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Multicasting into the Millennium

TR: What technologies do you think will change the way the Internet works?
CERF: One key development is something called multicasting, which vastly improves the ability to send real-time audio and video signals through the Net. The way things work now, a Web server has to send a new copy of the audio or video data to each individual who requests it. With today’s technology, a high-end personal computer “unicasting” on the Internet serves a maximum of several hundred people simultaneously.

TR: What does multicasting do differently?
CERF: Imagine you’d like to share today’s Dilbert strip with some of your colleagues working in a different building. You would not fax 10 separate copies-instead, you might fax one and ask a friend to make copies. Multicasting works along a similar model. A server sends only one copy of information, which can then be reproduced and distributed throughout the network.

TR: How might this be beneficial?
CERF: First, it reduces the unnecessary repetition of traffic on the network for material that needs to get to a large number of recipients at the same time. This applies, for example, to large-scale software distribution, database updates, and securities transactions information.

TR: How close is this notion to a reality?
CERF: Multicasting is already here. A number of Internet service providers, including uunet, are offering multicast services. Last August, MCI and Real Networks announced the establishment of the Real Broadcast Network-an architecture that pushes information content to the periphery of the network and thus multiplies the potential audience dramatically. Before, a live concert that was broadcast on the Internet could reach an audience of only about 10,000 simultaneous users. The Real Broadcast Network makes it possible to fill a much larger “virtual stadium.”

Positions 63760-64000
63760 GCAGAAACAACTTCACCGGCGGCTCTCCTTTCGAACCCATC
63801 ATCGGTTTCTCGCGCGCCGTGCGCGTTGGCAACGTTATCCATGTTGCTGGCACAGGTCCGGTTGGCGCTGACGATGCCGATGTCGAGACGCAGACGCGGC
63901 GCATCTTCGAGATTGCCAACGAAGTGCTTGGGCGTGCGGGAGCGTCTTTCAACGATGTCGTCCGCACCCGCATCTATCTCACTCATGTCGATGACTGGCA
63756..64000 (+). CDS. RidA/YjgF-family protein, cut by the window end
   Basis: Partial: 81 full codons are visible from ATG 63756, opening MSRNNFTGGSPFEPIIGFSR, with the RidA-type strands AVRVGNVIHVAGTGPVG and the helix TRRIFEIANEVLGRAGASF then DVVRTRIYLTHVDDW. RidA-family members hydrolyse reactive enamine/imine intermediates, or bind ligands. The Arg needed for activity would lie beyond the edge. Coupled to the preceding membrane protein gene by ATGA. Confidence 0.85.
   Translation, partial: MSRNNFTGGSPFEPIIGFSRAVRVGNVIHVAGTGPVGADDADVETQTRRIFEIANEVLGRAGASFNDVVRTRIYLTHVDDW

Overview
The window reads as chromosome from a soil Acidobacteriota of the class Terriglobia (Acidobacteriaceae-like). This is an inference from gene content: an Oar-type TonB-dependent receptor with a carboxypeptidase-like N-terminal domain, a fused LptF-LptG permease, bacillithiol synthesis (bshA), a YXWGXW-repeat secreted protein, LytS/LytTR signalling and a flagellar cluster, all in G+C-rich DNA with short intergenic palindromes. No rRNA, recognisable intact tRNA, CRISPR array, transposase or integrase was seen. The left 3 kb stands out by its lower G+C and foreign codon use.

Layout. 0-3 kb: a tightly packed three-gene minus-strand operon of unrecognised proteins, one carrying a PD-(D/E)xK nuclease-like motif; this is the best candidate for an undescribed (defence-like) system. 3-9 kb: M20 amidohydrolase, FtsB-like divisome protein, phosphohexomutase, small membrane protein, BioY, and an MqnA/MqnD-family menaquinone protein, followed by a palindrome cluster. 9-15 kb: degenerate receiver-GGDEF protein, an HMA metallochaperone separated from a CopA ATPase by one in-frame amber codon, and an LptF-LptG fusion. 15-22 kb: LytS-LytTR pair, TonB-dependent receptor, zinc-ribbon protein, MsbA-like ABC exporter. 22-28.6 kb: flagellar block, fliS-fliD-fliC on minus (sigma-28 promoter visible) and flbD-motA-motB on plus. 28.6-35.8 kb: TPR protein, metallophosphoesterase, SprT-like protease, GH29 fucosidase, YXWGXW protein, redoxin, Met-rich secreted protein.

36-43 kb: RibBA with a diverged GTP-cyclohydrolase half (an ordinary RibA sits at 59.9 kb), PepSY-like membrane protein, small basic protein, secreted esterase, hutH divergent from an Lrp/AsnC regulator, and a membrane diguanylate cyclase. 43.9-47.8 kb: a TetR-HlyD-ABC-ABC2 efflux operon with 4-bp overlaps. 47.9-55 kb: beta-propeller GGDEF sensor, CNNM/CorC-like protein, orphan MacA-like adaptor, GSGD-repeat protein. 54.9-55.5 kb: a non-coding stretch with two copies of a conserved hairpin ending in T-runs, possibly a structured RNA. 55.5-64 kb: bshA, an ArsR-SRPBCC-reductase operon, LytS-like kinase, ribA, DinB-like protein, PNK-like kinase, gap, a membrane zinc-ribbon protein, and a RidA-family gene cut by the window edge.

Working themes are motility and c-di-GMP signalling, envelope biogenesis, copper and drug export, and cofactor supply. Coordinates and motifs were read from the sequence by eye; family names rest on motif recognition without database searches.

TR: Multicasting seems like a way to turn the Internet from a “many-to-many” network into a broadcast system. Won’t that change the Net’s character?
CERF: Yes and no. While we’ll begin to see many broadcasting applications ported to the Net, we’re not going to lose the many-to-many character that you and so many others appreciate. Also, it’s not as if the Internet has never changed radically before. For many years, the Internet was almost entirely a text-based medium. The Web has certainly altered the character of the Net, but I’m not sure you hear much complaining-although we do need to pay a lot more attention to the presentation of Web content to people with limited sight and hearing.

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